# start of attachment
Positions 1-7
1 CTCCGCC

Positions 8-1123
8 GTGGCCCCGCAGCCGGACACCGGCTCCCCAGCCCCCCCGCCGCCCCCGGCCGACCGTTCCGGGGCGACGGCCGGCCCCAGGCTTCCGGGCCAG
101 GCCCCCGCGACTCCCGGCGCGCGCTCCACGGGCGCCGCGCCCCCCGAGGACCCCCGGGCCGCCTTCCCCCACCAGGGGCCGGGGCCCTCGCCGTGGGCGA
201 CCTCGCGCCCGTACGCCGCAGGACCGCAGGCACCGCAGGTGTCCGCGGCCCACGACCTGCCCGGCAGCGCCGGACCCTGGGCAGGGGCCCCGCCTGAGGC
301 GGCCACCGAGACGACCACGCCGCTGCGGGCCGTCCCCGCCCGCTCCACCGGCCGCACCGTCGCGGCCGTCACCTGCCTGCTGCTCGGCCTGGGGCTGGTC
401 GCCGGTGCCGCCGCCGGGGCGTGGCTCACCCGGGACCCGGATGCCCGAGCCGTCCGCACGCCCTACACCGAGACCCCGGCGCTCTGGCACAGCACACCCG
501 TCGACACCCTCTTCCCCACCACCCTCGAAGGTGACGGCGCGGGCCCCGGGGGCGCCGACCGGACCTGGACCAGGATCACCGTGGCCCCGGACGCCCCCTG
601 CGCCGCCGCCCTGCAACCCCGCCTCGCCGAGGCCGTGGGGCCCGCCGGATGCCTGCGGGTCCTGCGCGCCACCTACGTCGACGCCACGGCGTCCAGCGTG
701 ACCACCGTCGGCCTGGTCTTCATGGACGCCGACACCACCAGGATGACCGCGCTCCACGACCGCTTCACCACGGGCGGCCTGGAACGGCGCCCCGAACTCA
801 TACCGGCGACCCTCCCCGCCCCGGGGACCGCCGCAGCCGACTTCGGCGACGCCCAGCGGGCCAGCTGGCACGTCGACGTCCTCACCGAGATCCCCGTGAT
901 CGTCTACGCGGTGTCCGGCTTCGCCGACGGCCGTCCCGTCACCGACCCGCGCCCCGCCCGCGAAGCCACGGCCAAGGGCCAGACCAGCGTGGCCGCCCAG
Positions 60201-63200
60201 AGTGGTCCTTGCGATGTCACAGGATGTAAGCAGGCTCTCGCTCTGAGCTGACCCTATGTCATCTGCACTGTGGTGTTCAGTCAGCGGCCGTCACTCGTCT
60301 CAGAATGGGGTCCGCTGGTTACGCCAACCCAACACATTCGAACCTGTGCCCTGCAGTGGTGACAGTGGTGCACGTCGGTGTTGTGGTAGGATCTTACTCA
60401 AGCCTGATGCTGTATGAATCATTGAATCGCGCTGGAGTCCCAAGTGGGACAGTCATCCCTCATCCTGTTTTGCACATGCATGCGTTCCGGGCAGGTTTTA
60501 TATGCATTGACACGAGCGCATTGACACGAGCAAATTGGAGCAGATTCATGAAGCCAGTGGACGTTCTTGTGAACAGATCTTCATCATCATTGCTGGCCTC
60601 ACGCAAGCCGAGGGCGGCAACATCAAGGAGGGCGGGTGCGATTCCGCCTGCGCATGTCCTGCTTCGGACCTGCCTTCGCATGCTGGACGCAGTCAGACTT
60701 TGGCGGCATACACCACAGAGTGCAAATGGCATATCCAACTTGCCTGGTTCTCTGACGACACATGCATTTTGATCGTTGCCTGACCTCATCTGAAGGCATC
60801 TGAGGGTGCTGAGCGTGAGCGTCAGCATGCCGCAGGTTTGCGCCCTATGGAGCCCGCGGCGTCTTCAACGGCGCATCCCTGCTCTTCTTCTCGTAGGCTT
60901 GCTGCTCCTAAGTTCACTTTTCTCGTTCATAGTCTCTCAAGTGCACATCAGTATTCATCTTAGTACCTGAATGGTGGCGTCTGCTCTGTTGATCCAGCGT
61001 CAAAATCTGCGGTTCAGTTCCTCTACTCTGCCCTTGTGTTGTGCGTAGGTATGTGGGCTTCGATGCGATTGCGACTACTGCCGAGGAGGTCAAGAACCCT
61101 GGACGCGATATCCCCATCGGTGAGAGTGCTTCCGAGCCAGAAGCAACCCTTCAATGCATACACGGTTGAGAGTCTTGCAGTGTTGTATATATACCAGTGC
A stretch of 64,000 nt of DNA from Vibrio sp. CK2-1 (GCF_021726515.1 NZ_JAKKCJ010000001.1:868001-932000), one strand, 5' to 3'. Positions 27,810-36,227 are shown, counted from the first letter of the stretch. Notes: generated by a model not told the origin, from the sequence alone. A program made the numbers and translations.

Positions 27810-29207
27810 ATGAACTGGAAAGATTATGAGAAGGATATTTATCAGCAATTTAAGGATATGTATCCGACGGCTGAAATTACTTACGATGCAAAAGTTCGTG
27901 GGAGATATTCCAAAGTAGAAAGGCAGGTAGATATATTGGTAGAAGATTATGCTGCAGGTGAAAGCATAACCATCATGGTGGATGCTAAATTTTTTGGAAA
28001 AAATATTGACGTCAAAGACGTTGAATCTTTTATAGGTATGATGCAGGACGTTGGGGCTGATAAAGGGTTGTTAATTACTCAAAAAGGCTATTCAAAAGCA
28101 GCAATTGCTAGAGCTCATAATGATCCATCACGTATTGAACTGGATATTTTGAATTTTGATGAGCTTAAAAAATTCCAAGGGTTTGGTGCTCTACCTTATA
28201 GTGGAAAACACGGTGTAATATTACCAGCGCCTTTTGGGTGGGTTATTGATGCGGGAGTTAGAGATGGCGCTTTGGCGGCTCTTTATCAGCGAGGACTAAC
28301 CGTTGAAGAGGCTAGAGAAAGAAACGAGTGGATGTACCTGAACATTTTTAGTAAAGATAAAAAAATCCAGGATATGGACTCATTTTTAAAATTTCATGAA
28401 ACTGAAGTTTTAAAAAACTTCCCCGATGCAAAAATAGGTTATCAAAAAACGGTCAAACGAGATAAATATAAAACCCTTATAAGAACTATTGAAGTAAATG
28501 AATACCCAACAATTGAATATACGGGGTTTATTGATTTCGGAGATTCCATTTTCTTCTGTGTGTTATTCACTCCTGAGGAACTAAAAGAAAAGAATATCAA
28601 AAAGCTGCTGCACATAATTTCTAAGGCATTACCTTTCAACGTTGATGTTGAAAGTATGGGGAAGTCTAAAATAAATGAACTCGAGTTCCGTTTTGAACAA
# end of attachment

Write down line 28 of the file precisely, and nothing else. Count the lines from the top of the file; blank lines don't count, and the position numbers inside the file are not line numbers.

27901 GGAGATATTCCAAAGTAGAAAGGCAGGTAGATATATTGGTAGAAGATTATGCTGCAGGTGAAAGCATAACCATCATGGTGGATGCTAAATTTTTTGGAAA